Exploring the Cooley Peninsula

The Cooley Peninsula is located in County Louth, about halfway between Dublin and Belfast, east of Dundalk, and just south of the Northern Ireland border. It’s miraculous that this beautiful spot has managed to stay off the tourist trail.

As you make your way along the peninsula, you’ll be rewarded with great views of the deep blue waters of Dundalk Bay, the Irish Sea, and Carlingford Lough. Inland roads bring visitors over the rugged Cooley Mountains where you’ll find several hillside rest areas perfect for catching views out over the sea with the Mountains of Mourne to the north on the other side of the lough.

It’s not too surprising that many of the visitors who do make the trip to this region end up staying for longer than they originally expected. As you drive into Carlingford, the principal town on the peninsula, you may spot a shoreline dotted with women and men collecting mussels from the coast. It’s a wonderful opportunity for some photos before moving on.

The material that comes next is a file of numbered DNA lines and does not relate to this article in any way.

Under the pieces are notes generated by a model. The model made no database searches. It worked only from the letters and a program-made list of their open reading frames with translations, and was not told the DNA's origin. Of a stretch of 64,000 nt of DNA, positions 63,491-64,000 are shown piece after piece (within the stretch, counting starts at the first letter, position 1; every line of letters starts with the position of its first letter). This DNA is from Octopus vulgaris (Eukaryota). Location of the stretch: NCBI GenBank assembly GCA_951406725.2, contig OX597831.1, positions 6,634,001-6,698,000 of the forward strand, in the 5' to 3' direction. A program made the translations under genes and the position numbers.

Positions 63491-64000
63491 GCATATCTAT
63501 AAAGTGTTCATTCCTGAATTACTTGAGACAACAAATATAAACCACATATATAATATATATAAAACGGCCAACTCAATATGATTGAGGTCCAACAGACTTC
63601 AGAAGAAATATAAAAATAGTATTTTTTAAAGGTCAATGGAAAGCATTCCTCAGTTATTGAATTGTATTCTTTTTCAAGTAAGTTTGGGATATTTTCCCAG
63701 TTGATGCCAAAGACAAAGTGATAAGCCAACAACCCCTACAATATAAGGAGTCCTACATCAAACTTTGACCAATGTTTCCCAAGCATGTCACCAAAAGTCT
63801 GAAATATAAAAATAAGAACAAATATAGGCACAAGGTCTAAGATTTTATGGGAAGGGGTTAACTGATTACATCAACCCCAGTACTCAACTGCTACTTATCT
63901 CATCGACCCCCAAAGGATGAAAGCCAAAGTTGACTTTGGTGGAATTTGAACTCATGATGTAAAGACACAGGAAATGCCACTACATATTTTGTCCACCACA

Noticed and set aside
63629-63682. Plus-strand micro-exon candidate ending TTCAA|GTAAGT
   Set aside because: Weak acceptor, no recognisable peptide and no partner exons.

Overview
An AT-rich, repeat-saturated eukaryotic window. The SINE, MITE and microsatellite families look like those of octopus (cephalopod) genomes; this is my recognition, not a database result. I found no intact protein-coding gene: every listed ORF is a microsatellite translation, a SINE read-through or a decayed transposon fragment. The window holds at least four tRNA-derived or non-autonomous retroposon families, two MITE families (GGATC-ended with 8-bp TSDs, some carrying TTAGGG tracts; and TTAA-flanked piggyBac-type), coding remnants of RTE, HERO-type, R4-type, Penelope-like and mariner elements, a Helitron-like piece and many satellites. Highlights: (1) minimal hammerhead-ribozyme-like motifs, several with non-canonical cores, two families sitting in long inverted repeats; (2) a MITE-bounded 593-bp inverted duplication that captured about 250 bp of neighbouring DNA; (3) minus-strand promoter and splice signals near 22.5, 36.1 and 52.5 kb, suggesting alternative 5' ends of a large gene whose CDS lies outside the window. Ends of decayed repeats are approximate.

The town’s train station turned tourist office is next to a free car park, and you can pick up a map for a walking tour of the town here, as well as book accommodation for the night. Many of Carlingford’s streets are little changed since medieval times, and you’ll see churches, shops, and restaurants with age old façades. The biggest attraction in town tough, is the ruined castle which you can freely explore. King John’s Castle was completed in 1261 by the Normans, and still looms large over the surrounding countryside today.

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B&Bs remain the most common type of accommodation on the Cooley Peninsula, and many offer great views out over Carlingford Lough and the Mountains of Mourne beyond. Carlingford is an ideal base for venturing into Northern Ireland, and you don’t need to worry about passport checks or border crossings – there aren’t any.

Unlike some other regions of Ireland, this part of the country doesn’t have a clear divide between locals and tourists making for an entirely different experience and if you venture out into a pub in the evening chances are most of the customers will be locals, giving you the perfect chance to socialise.

Located around an hour from Dublin, the Cooley Peninsula really is something of a hidden gem and will give a different view of Ireland away from the urban centres and the tourist hotspots.

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